Koizumi Cabinet E-mail Magazine No. 228 (March 30, 2006)
[Lion Heart -- Message from Prime Minister Junichiro Koizumi]
On March 27, the FY 2006 budget passed the Diet. Now that the budget has gained Diet approval within the current fiscal year, I would like next to make an effort to implement the budget smoothly from April. My aims in so doing are to ensure that the solid economic recovery that Japan has finally achieved becomes even more certain, and to break the economy out of deflation as rapidly as possible.
At the Diet, from now on discussions on a number of important bills such as the administrative reform promotion bill and a bill related to medical reform are set to begin. In order to proceed with the reforms on a continuing basis, I will make strenuous efforts for the enactment of these bills.
A number of foreign guests have visited me at my office over the last week. On March 23, I met with Prime Minister Mari Alkatiri of the Democratic Republic of Timor-Leste and President Georgi Pirinski of the National Assembly of the Republic of Bulgaria, and on March 28, I met with Prime Minister Miyeegombyn Enkhbold of Mongolia.
In each of our meetings, we held frank discussions concerning the strengthening of cooperative relations and the development of friendships between our two countries, as well as on current international issues beginning with the United Nations reform.
Fortunately, sumo wrestlers from both Mongolia and Bulgaria had been performing remarkably at the Spring Grand Sumo Tournament, and so we enjoyed some lively conversation about sumo as well.
I heard that Prime Minister Enkhbold watched the final day's playoff between the two Mongolian compatriots, and awarded the Mongolian Prime Minister's Award directly to Asashoryu, the winner of the bout and the tournament. In addition, on the strength of his performance, Hakuho won promotion to the rank of Ozeki. So the Mongolians really sparkled at this tournament.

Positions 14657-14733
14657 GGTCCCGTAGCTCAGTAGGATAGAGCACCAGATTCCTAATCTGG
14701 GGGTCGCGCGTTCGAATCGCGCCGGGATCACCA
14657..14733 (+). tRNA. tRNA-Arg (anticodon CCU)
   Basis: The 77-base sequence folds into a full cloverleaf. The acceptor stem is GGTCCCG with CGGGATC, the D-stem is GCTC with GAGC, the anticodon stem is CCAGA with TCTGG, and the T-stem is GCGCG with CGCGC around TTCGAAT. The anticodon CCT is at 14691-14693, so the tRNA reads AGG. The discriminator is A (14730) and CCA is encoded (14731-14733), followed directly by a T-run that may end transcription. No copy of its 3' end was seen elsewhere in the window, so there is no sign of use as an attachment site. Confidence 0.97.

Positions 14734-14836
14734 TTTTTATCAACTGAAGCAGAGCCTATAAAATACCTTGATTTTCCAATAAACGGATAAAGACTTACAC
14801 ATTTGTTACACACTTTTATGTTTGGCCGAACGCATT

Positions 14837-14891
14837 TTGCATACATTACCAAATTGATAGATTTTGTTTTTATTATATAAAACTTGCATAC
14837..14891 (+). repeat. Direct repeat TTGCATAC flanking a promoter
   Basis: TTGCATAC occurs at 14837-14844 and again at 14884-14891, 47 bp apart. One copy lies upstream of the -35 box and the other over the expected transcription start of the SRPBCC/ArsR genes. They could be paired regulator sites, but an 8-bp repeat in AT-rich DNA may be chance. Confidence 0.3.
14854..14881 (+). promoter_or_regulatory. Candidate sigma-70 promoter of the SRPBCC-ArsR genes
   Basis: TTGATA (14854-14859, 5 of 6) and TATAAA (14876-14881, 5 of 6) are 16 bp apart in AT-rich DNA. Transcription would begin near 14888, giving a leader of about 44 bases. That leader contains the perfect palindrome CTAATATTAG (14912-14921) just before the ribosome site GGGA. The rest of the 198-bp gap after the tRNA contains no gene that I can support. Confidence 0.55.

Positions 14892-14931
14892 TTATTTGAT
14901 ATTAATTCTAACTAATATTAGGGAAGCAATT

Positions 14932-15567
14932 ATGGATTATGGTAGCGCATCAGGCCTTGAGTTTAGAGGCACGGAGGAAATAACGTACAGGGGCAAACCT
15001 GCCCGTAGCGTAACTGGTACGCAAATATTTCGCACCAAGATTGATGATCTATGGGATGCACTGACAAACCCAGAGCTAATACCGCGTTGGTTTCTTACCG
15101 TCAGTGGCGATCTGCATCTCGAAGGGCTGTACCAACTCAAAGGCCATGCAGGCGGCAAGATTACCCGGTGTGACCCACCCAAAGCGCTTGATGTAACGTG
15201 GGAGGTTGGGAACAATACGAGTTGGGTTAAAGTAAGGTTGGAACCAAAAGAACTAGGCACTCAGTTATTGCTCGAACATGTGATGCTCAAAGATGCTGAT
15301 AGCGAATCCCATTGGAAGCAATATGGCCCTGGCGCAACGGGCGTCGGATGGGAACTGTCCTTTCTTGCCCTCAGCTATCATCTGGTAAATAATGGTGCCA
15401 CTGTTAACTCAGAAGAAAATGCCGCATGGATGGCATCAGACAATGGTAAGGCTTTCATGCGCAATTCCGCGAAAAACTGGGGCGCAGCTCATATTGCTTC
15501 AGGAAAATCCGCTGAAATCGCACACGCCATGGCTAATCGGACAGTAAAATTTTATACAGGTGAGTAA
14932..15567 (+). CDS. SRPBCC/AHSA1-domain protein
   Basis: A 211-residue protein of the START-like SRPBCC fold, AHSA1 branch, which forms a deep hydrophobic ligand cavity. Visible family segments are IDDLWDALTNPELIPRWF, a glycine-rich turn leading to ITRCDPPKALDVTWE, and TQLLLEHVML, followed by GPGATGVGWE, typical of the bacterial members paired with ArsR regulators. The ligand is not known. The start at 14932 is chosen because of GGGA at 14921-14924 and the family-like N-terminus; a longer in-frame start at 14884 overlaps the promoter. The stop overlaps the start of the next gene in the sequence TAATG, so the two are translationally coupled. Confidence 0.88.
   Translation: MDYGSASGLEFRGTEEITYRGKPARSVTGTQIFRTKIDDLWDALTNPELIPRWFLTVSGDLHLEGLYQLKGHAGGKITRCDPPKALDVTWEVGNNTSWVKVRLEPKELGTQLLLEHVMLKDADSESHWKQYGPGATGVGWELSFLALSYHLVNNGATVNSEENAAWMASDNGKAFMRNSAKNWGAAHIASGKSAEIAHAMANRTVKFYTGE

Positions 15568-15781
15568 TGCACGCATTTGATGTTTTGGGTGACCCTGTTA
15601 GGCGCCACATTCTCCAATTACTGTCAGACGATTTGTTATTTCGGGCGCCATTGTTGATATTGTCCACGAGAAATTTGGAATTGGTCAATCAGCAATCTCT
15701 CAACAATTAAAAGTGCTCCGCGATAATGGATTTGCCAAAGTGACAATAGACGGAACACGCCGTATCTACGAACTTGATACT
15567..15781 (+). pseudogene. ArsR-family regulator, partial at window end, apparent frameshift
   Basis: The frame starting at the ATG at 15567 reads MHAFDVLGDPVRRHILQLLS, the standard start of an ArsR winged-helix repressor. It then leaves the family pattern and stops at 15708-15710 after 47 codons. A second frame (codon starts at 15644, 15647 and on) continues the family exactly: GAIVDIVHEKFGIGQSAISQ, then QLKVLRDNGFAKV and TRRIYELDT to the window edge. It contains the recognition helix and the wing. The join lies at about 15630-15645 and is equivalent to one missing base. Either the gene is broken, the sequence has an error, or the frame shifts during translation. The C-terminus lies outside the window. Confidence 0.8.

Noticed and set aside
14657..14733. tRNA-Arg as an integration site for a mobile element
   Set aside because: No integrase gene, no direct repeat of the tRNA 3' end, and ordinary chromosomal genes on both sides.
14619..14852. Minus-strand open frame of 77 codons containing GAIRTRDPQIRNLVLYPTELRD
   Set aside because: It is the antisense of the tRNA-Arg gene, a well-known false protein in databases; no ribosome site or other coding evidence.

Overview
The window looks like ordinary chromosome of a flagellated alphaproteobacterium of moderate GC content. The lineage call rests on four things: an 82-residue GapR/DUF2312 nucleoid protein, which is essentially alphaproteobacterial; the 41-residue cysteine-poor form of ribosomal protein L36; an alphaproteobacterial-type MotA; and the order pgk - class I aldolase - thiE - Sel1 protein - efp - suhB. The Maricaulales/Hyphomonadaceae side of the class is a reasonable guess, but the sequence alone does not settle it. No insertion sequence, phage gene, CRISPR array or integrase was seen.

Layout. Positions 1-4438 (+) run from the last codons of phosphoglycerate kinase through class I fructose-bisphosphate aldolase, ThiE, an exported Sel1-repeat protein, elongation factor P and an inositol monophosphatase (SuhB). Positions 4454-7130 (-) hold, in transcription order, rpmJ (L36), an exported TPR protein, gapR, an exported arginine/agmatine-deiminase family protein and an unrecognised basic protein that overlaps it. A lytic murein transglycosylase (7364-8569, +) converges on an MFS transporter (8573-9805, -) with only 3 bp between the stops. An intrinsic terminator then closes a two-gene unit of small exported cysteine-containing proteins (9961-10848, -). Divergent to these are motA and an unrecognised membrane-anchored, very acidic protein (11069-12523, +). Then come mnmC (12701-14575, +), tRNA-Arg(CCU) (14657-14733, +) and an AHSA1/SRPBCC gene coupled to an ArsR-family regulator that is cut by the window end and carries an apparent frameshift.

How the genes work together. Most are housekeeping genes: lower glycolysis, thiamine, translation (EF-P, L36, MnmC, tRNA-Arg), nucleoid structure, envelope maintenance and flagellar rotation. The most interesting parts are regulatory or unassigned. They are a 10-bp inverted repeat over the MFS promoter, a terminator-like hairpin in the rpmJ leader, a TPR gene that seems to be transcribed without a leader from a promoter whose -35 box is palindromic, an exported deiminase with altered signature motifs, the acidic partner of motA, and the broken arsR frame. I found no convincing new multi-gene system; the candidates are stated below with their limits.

Prime Minister Enkhbold told me that in Mongolia these days, whenever the Grand Sumo Tournament begins it is broadcast live on TV and gets 80 percent viewer ratings. Almost everyone has their attention focused on the matches. More and more Mongolians are feeling a greater affinity with Japan and relations between the two nations have become very close with the success of the Mongolian wrestlers.
Although sumo is Japan's national sport, there are currently almost 60 foreign-born wrestlers from 12 countries-including (in addition to Mongolia and Bulgaria) Russia, Georgia, China, the Republic of Korea, Hungary, the Czech Republic, and Brazil-competing in the Grand Sumo Tournament. In the elite makuuchi division, twelve of the wrestlers, or 30 percent of the total, are from overseas.
The success of foreign-born wrestlers has not only helped to spread the popularity of sumo around the world. It has also served as a conduit for dispatching Japanese culture overseas and has made possible substantial advances in friendly international relations. I would like to take this opportunity to praise the foreign-born wrestlers for their efforts and their successes, and to express to them my sincere appreciation.
In Tokyo, the warmth of spring is finally upon us, and the area around my office is becoming dyed day by day in the colors of cherry blossoms. I am starting every day with the feeling expressed by Tachibana no Akemi, an Edo-period poet:
"It is a pleasure when, rising in the morning, I go outside and find a flower that has bloomed that was not there yesterday."
We will be entering the new fiscal year next week. I expect that a lot of people will be meeting the start of this new fiscal year with a mixture of expectation and tension. Some of you will be moving onto the next stage of your education, some of you will be going out into the world for the first time as adults, and some of you will be trying to polish your own abilities and expertise. To all of you who are about to venture out into a new world, let me close by wishing you the very best of luck.